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The Literature of Lesbianism - How did I not stumble across this before?

Monday, February 15, 2016 - 06:45


You never know where you’re going to stumble across some of these books. I found this one in the Half-Price Books in Concord California (my current residence), a venue and location where I ordinarily wouldn’t even bother to check out the single case that houses their entire collection of women’s studies, gender studies, and sexuality (including any LGBTQ fiction they bother to carry). But there it was. Furthermore, it appears that at some point the author inscribed it to somone. (At least, there’s an inscription to someone from a “Terry”. Could be unrelated. On the other hand, Wikipedia claims she lives in SF, so it’s entirely possible.)

Full citation: 

Castle, Terry (ed). 2003. The Literature of Lesbianism: A Historical Anthology from Ariosto to Stonewall. Columbia University Press, New York. ISBN 0-231-12510-0

Publication summary: 


This is a massive (over 1000 pages) collection of works and excerpts of literature relevant to lesbian history. I’ve broken my coverage up in fractions of centuries that produce very roughly similar numbers of items, rather than according to the organization in the book itself.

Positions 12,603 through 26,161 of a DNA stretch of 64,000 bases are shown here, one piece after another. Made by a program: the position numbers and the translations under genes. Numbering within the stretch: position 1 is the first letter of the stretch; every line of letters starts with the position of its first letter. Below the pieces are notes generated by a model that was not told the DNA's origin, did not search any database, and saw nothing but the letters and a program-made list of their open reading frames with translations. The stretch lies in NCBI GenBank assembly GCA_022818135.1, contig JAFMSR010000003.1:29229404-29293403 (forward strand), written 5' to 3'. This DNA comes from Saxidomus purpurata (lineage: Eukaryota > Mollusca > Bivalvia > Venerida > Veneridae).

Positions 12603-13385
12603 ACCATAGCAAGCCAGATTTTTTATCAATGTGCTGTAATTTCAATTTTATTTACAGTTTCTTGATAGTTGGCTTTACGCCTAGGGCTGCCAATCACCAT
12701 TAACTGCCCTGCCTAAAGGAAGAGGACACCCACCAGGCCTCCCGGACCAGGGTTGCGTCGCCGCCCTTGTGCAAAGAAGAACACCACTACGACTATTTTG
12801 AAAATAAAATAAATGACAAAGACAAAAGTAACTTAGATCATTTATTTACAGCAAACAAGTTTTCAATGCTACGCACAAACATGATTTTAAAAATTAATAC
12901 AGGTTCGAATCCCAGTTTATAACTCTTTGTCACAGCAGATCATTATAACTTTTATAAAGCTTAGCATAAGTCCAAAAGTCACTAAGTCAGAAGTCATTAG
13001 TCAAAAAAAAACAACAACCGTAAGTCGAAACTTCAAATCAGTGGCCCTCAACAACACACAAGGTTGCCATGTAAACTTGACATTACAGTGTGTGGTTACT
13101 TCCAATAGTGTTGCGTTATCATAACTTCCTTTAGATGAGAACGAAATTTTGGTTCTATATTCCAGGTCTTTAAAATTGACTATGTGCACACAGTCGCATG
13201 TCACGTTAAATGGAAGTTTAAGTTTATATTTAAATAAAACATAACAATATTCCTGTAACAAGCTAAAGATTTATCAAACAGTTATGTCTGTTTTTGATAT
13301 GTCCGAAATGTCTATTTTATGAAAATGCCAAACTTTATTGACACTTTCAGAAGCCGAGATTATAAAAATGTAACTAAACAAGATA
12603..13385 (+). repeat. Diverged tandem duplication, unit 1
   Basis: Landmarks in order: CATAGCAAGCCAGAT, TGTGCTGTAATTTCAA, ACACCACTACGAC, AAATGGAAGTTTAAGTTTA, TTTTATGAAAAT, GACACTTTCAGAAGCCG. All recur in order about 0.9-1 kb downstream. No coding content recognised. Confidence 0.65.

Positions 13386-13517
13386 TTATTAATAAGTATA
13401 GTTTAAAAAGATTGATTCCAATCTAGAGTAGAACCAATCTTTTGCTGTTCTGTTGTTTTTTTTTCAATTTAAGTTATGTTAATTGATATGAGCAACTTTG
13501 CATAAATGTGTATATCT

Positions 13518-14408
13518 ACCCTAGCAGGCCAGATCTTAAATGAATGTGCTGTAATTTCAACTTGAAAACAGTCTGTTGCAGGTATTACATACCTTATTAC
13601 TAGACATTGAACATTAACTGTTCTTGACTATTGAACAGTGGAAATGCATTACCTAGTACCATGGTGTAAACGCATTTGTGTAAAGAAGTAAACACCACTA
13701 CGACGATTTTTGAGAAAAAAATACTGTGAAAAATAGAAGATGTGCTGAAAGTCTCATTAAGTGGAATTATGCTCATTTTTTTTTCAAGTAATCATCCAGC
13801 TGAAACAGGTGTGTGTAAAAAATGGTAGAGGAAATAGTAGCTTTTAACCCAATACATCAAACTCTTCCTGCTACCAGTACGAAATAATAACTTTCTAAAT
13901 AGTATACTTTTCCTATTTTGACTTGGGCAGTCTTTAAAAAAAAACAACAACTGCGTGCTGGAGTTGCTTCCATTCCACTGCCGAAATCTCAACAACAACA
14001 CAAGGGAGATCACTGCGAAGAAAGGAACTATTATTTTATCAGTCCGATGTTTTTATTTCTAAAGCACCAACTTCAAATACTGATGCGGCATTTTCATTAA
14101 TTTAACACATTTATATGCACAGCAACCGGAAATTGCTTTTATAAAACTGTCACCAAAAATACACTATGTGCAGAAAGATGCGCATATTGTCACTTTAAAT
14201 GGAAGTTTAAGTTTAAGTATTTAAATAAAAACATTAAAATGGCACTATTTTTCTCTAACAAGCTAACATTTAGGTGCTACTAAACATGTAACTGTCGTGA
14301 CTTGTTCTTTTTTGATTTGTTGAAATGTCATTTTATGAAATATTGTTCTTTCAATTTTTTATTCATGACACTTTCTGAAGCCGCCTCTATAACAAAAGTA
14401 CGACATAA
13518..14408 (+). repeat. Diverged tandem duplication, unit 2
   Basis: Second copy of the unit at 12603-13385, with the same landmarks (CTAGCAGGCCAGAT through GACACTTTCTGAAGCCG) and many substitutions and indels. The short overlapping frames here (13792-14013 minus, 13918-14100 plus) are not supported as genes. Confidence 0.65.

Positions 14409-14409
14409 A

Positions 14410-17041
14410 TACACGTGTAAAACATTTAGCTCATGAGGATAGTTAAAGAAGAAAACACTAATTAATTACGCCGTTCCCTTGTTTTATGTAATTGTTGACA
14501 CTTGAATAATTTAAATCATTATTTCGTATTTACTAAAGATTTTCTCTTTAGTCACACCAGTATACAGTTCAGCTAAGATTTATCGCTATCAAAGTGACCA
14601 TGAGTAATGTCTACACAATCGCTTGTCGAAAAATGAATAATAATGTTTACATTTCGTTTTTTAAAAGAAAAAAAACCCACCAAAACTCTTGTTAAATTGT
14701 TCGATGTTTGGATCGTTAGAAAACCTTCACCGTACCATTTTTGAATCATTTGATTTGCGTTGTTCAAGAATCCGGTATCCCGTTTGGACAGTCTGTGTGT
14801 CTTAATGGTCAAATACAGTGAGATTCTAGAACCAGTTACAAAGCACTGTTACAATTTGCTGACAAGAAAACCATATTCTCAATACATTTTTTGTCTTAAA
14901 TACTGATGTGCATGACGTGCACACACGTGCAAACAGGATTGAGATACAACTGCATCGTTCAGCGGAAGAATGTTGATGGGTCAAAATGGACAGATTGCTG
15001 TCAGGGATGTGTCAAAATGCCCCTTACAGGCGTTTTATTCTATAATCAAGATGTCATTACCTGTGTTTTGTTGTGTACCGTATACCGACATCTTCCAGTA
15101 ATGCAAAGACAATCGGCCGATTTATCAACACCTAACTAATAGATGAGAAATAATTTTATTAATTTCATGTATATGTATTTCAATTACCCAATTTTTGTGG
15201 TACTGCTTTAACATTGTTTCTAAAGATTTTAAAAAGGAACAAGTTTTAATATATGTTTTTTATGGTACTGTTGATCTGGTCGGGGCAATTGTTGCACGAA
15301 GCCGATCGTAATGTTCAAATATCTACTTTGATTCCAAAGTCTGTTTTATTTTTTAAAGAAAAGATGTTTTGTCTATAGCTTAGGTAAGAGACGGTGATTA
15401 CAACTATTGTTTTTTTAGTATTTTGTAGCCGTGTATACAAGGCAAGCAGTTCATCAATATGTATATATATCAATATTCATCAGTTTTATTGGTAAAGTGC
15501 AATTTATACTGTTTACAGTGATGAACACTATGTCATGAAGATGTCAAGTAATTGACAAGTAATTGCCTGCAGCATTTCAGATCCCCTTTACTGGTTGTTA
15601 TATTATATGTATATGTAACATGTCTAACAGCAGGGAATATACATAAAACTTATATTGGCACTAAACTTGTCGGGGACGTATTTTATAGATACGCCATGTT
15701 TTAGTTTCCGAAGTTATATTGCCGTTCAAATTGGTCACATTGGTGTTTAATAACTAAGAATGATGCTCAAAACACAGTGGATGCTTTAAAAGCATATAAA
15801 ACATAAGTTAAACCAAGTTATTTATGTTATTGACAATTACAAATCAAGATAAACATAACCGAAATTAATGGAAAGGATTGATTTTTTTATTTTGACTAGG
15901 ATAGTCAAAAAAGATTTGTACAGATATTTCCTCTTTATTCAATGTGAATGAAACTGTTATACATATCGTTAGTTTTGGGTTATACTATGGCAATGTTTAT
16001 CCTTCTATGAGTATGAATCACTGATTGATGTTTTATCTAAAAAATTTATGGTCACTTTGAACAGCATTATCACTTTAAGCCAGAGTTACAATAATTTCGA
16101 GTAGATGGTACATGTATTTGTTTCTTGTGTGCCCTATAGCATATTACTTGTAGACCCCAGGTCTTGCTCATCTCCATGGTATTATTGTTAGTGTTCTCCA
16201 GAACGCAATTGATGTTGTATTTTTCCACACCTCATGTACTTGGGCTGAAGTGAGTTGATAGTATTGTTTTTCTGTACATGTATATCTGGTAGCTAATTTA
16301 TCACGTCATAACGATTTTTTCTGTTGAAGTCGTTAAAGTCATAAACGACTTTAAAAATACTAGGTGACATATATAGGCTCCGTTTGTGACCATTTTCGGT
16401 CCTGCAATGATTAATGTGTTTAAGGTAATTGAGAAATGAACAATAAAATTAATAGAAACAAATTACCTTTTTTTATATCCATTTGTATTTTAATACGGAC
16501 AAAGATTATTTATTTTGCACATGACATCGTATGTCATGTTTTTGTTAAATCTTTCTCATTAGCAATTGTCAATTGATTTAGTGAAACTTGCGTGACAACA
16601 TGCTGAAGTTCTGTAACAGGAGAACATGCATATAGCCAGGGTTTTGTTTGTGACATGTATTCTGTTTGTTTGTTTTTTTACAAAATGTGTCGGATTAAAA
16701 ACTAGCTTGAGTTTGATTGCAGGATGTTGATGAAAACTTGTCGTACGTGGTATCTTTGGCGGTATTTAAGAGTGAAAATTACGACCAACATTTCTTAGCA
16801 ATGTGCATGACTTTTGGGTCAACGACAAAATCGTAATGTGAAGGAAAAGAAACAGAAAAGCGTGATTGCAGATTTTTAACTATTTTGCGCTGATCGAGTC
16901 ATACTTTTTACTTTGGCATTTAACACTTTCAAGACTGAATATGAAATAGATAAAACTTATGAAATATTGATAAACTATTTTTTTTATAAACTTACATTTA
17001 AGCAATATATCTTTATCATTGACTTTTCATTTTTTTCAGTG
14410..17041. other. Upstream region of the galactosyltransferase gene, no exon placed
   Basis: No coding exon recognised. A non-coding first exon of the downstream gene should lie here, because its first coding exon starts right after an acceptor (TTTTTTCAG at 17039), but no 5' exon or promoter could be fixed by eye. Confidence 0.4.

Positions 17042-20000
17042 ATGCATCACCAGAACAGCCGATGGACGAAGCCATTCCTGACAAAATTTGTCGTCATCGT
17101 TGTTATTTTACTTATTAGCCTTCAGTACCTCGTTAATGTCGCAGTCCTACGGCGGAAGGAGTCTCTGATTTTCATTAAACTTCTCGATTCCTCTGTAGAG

Unsurprisingly, the collection is skewed toward the modern: 600 pages of 20th century material (which I have not covered), another 250 from the 19th century. And particularly among the earlier material, the lesbian aspect may be subtextual rather than overt. (For example, it includes an excerpt from the Book of Ruth from the King James translation of the Bible.)


What makes this collection valuable--even to the casual reader--is how much it includes of the 15-18th century material commonly referenced in other publications covered under this project. It's far from exhaustive, but if you want to read through some of the original materials (often in translation) that keep coming up in these entries, this is a useful one-stop shop. Shorter works are included in full, and even longer works have extensive excerpts that provide much more context for the lesbian motifs than can be included in analytic articles.